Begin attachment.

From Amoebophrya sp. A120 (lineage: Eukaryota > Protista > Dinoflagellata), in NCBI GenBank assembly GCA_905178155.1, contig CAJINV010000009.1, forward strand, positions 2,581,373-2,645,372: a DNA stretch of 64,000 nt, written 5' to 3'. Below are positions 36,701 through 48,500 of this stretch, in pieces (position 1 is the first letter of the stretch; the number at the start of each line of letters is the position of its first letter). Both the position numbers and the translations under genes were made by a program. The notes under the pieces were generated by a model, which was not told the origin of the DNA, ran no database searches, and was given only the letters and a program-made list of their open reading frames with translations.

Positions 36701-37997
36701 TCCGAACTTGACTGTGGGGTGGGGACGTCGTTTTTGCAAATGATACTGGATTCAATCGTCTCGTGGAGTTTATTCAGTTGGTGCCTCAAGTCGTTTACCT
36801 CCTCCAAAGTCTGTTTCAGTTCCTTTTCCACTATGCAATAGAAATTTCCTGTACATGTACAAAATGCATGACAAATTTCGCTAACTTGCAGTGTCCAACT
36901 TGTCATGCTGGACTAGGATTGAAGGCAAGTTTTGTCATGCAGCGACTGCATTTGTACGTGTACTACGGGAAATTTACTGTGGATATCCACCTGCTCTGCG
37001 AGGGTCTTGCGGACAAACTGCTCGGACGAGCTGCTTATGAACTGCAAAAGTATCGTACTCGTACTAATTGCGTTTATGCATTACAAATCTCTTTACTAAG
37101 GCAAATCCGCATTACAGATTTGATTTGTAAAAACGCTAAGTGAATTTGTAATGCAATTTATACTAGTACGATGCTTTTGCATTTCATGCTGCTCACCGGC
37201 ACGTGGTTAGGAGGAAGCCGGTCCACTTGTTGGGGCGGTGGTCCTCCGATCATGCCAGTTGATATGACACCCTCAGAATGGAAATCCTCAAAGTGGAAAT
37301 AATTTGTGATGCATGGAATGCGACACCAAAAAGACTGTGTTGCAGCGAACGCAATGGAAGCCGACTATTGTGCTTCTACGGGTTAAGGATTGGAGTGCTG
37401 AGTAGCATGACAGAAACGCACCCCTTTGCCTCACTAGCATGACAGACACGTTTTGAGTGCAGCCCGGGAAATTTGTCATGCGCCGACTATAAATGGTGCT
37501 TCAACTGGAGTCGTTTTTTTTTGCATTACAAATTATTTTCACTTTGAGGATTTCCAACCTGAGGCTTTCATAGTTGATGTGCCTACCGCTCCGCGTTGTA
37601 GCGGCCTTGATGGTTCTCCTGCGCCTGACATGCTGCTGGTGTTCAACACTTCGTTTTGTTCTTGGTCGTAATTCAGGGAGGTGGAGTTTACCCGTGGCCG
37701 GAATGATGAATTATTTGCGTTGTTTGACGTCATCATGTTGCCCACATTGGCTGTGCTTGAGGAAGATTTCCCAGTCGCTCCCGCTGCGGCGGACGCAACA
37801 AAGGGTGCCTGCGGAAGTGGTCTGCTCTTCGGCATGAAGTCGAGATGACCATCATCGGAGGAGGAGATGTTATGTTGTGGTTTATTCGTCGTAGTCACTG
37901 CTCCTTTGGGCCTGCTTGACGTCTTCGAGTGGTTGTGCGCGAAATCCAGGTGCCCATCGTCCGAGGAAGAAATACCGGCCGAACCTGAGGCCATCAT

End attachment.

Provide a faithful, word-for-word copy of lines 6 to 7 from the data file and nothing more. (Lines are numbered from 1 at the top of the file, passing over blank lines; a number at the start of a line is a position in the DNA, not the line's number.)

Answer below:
37001 AGGGTCTTGCGGACAAACTGCTCGGACGAGCTGCTTATGAACTGCAAAAGTATCGTACTCGTACTAATTGCGTTTATGCATTACAAATCTCTTTACTAAG
37101 GCAAATCCGCATTACAGATTTGATTTGTAAAAACGCTAAGTGAATTTGTAATGCAATTTATACTAGTACGATGCTTTTGCATTTCATGCTGCTCACCGGC